Depending on what part of the country you live, commute or travel to, you may be aware that purchasing a Battery Electric Vehicle (BEV) comes with a few perks; cheap or reduced rate parking, perhaps the option to use bus lanes, maybe congestion-zone or ULEZ charge free amongst others.
Some of these benefits are common sense – ULEZ for example is a tax designed specifically for vehicles that pollute, or that don’t pollute, depending on your viewpoint. But parking a BEV takes as much space as a ‘dirty’ car, and as for running in bus lanes … isn’t that akin to a class system for motoring?
The wealthy get to whizz through the traffic using lanes that are prohibited, while the paupers that insist on hanging on to their older internal combustion have to wait in line because clearly their business or commute isn’t as important.
£1.5 billion scheme
The Government are now looking at how to make that difference more noticeable, and their solution is to add green coloured number plates into the mix.
The scheme is part of a £1.5 billion drive to raise awareness of electric vehicles, and we’re told that along with the green number plates, it will offer numerous other benefits including free or reduced parking, and perhaps the right to travel in bus lanes.
Except … don’t a number of cities already offer that for electric vehicles? Just without the green plates.
It’s admirable that Grant Shapps wants to incentivise buyers of Battery Electric Vehicles, but reducing the grant to help with the purchase of a new EV is just the opposite, as is changing the criteria for getting help to fit a charging system at home.
So what the Transport Secretary is really saying, is “We want to incentivise you to buy green, but in such a way that the incentives are meaningless, and don’t cost us anything; we’re giving you a gimmick.”
Positives and negatives of electric power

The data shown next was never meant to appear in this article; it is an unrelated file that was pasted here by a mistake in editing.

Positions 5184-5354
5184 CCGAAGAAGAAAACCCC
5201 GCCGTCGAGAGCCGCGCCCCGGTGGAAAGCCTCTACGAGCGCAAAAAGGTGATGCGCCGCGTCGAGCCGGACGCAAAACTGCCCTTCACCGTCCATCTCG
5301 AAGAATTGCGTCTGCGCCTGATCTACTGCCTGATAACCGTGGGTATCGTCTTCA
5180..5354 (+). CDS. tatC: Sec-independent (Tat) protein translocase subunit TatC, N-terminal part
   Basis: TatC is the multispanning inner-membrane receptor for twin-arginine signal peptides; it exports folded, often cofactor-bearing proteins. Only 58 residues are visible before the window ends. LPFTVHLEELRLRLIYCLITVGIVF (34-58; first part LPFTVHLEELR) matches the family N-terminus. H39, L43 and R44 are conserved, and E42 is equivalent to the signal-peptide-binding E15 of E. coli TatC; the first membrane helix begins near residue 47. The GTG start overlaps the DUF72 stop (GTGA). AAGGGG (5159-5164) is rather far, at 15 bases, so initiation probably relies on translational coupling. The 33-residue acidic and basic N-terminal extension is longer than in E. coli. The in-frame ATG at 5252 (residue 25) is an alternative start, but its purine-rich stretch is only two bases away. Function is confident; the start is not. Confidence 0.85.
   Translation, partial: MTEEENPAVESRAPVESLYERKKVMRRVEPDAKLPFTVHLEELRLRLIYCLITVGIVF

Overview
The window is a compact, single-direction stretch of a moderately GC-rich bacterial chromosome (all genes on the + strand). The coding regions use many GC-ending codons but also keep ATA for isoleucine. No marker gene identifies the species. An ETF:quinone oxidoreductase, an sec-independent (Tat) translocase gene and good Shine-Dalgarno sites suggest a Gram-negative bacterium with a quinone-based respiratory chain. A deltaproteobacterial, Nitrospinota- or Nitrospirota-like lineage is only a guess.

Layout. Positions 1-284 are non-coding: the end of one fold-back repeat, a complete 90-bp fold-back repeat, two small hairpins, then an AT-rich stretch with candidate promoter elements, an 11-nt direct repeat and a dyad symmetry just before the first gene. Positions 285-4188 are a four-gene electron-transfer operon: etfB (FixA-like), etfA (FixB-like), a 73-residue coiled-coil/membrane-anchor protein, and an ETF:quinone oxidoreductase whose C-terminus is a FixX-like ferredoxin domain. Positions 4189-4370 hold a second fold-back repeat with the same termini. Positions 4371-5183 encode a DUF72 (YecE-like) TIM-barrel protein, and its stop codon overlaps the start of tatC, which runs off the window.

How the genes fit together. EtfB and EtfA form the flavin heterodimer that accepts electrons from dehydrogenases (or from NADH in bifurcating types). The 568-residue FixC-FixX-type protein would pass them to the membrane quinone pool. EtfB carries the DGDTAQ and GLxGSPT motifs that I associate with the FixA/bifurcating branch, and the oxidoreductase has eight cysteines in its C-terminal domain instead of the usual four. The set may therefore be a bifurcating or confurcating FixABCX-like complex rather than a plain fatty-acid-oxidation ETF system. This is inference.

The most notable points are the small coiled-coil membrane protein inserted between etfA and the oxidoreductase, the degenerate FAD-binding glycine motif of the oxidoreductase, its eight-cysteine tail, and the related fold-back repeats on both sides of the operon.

To be clear, I’m not anti-electric vehicles, or pro-fossil fuels. I genuinely think we’re witnessing tremendous breakthroughs, the likes of which haven’t really been seen since Karl Benz first strapped an engine to vehicle, but I’m anti gimmicks, especially those that cost us, as motorists, even more in tax.
£1.5 billion to promote “Green number plates are a really positive and exciting way to help everyone recognise the increasing number of electric vehicles on our roads” (Grant Shapps) or “The number of clean vehicles on our roads is increasing but we don’t notice as it’s difficult to tell clean vehicles apart from more polluting ones.”
“Green number plates make these vehicles, and our decision to drive in a more environmentally friendly way, more visible on our roads.” (Elisabeth Costa, senior director at the Behavioural Insights Team).
This is quite literally the UK government beating their chest, ticking some boxes and shouting that they’re doing all they can to promote green travel, whereas the reality is nothing more than a number plate design change.
While making glib comments about a motoring class system is all well and good, truthfully, there are real concerns from road campaigners that it could ‘foster resentment’ from owners of traditional ICE (Internal Combustion Engine) powered cars, particularly those than aren’t in the position to afford a switch to electric.
Nicholas Lyes, head of roads policy at the RAC had this to say: “While the sentiment seems right, there are question marks as to whether drivers would see this as a badge of honour or alternatively it could foster resentment among existing drivers of petrol and diesel vehicles.”
“On the face of it, drivers we’ve questioned don’t seem too impressed – only a fifth think it’s a good idea and the majority said the number plates wouldn’t have the effect of making them any more likely to switch to an electric vehicle.”
Without any doubt, electric vehicles are the future of transportation, and the technology involved gets more cost-efficient with each new model rolled off the production line, but more needs to be done to help those that aren’t financially able to swap.
It’s all very well offering a meagre scrappage scheme to help buyers, but targeting the most needy with two or three thousand pounds is absolutely pointless, it’s just another gimmick that can be trotted out to satisfy the box-tickers – “Yes, we’re doing everything within our power to help people convert to green”. (“The fact that they aren’t converting to green is no concern of ours … we offered them money and everything”).
Are green number plates a gimmick? Should the govt. save the money and actually offer some useful help? Or are they doing the right thing? Let us know in the comments.